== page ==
Termite sensitivity to temperature affects global wood decay rates

Amy E. Zanne* (Corresponding author), Habacuc Flores-Moreno, Jeff R. Powell, William K. Cornwell, James W. Dalling, Amy T. Austin, Aimée T. Classen, Paul Eggleton, Kei Ichi Okada, Catherine L. Parr, E. Carol Adair, Stephen Adu-Bredu, Md Azharul Alam, Carolina Alvarez-Garzón, Deborah Apgaua, Roxana Aragón, Marcelo Ardon, Stefan K. Arndt, Louise A. Ashton, Nicholas A. BarberJacques Beauchêne, Matty P. Berg, Jason Beringer, Matthias M. Boer, José Antonio Bonet, Katherine Bunney, Tynan J. Burkhardt, Dulcinéia Carvalho, Dennis Castillo-Figueroa, Lucas A. Cernusak, Alexander W. Cheesman, Tainá M. Cirne-Silva, Jamie R. Cleverly, Johannes H.C. Cornelissen, Timothy J. Curran, André M. D’Angioli, Caroline Dallstream, Nico Eisenhauer, Fidele Evouna Ondo, Alex Fajardo, Romina D. Fernandez, Astrid Ferrer, Marco A.L. Fontes, Mark L. Galatowitsch, Grizelle González, Felix Gottschall, Peter R. Grace, Elena Granda, Hannah M. Griffiths, Mariana Guerra Lara, Motohiro Hasegawa, Mariet M. Hefting, Nina Hinko-Najera, Lindsay B. Hutley, Jennifer Jones, Anja Kahl, Mirko Karan, Joost A. Keuskamp, Tim Lardner, Michael Liddell, Craig Macfarlane, Cate Macinnis-Ng, Ravi F. Mariano, M. Soledad Méndez, Wayne S. Meyer, Akira S. Mori, Aloysio S. Moura, Matthew Northwood, Romà Ogaya, Rafael S. Oliveira, Alberto Orgiazzi, Juliana Pardo, Guille Peguero, Josep Penuelas, Luis I. Perez, Juan M. Posada, Cecilia M. Prada, Tomáš Přívětivý, Suzanne M. Prober, Jonathan Prunier, Gabriel W. Quansah, Víctor Resco de Dios, Ronny Richter, Mark P. Robertson, Lucas F. Rocha, Megan A. Rúa, Carolina Sarmiento, Richard P. Silberstein, Mateus C. Silva, Flávia Freire Siqueira, Matthew Glenn Stillwagon, Jacqui Stol, Melanie K. Taylor, François P. Teste, David Y.P. Tng, David Tucker, Manfred Türke, Michael D. Ulyshen, Oscar J. Valverde-Barrantes, Eduardo van den Berg, Richard S.P. van Logtestijn, G. F. Ciska Veen, Jason G. Vogel, Timothy J. Wardlaw, Georg Wiehl, Christian Wirth, Michaela J. Woods, Paul Camilo Zalamea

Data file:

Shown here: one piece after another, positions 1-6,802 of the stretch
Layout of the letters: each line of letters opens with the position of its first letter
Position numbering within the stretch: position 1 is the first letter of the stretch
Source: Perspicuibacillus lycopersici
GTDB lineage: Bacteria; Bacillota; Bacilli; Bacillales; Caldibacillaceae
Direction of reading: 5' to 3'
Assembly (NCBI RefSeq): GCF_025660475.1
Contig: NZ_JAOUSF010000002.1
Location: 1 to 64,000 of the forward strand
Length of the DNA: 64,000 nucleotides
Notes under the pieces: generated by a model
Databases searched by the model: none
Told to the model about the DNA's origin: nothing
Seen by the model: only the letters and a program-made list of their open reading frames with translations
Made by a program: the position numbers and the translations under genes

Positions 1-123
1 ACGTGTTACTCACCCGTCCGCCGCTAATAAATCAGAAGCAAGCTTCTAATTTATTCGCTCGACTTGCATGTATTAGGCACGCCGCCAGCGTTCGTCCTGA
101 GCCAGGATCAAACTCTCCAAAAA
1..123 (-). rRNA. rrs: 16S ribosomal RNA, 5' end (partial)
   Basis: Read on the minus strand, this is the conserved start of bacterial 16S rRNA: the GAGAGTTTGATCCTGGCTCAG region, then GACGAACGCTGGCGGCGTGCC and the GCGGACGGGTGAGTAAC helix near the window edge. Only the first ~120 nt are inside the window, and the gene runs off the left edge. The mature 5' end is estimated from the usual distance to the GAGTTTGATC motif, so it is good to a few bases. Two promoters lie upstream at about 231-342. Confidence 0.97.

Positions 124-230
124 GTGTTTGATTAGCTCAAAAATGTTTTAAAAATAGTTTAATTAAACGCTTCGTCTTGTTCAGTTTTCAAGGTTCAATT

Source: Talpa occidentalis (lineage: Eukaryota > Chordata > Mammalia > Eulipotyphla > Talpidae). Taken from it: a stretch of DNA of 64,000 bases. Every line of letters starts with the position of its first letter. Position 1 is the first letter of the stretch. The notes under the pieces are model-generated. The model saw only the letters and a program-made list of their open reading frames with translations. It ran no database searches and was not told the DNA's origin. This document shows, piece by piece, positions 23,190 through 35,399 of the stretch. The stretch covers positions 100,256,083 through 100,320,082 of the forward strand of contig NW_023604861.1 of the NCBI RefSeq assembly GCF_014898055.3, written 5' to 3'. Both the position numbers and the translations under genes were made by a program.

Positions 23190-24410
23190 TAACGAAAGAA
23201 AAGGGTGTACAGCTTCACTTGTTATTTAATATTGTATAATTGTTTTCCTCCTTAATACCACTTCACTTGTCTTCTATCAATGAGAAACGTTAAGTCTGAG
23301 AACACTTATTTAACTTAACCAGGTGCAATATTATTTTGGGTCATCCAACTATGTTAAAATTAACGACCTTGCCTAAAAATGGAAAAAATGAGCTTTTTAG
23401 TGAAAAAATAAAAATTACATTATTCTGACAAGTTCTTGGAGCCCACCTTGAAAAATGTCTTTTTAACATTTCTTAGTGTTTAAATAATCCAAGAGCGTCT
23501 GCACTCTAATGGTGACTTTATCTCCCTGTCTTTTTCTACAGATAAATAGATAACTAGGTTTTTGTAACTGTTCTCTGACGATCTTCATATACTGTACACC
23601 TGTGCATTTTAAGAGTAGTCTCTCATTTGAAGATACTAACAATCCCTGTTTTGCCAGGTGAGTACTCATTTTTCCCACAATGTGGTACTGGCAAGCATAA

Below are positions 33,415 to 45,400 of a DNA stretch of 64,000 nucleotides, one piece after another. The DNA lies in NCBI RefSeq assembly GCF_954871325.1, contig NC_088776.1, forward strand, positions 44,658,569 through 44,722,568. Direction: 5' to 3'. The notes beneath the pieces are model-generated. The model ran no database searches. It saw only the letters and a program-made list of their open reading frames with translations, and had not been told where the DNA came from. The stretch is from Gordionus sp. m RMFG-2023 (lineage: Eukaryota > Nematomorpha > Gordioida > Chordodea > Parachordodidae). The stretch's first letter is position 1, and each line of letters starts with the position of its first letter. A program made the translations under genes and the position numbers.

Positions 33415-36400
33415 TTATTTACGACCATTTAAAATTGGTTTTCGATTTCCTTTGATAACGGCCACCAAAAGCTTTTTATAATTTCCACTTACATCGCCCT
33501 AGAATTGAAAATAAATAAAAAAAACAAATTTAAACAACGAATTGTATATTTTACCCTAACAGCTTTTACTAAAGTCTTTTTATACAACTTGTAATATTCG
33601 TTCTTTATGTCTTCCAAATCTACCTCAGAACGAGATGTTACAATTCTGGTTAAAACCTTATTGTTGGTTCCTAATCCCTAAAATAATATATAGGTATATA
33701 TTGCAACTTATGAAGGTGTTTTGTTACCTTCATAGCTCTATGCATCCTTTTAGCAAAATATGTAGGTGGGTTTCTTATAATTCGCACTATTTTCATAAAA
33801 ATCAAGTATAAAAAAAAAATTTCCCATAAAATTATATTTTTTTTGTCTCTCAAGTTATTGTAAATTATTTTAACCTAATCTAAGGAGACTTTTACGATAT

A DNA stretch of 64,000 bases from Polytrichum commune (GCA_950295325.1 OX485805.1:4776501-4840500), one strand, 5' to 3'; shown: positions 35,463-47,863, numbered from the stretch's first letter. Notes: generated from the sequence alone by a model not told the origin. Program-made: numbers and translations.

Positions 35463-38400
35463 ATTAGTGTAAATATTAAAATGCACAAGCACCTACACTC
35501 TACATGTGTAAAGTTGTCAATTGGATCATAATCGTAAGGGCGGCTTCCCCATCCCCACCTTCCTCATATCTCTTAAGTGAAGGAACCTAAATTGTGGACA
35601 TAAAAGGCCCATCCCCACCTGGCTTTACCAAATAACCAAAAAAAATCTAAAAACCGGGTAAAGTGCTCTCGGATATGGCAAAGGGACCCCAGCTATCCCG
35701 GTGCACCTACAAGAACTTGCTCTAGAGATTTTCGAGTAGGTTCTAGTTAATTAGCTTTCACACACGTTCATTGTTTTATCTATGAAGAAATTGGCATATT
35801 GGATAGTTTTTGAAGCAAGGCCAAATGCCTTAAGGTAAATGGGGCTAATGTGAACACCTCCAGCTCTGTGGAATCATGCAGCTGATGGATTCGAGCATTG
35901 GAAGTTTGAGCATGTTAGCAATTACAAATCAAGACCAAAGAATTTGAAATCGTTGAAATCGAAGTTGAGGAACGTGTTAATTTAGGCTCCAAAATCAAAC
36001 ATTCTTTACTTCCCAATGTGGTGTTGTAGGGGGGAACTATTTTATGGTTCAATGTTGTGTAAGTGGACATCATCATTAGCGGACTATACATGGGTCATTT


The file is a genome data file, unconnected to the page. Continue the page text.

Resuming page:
*Corresponding author for this work

Research output: Contribution to journal/periodicalArticleScientificpeer-review

51 Citations (Scopus)
141 Downloads (Pure)

Abstract

Deadwood is a large global carbon store with its store size partially determined by biotic decay. Microbial wood decay rates are known to respond to changing temperature and precipitation. Termites are also important decomposers in the tropics but are less well studied. An understanding of their climate sensitivities is needed to estimate climate change effects on wood carbon pools. Using data from 133 sites spanning six continents, we found that termite wood discovery and consumption were highly sensitive to temperature (with decay increasing >6.8 times per 10°C increase in temperature)—even more so than microbes. Termite decay effects were greatest in tropical seasonal forests, tropical savannas, and subtropical deserts. With tropicalization (i.e., warming shifts to tropical climates), termite wood decay will likely increase as termites access more of Earth’s surface.

Original languageEnglish
Pages (from-to)1440-1444
Number of pages5
JournalScience
Volume377
Issue number6613
DOIs
Publication statusPublished - 2022

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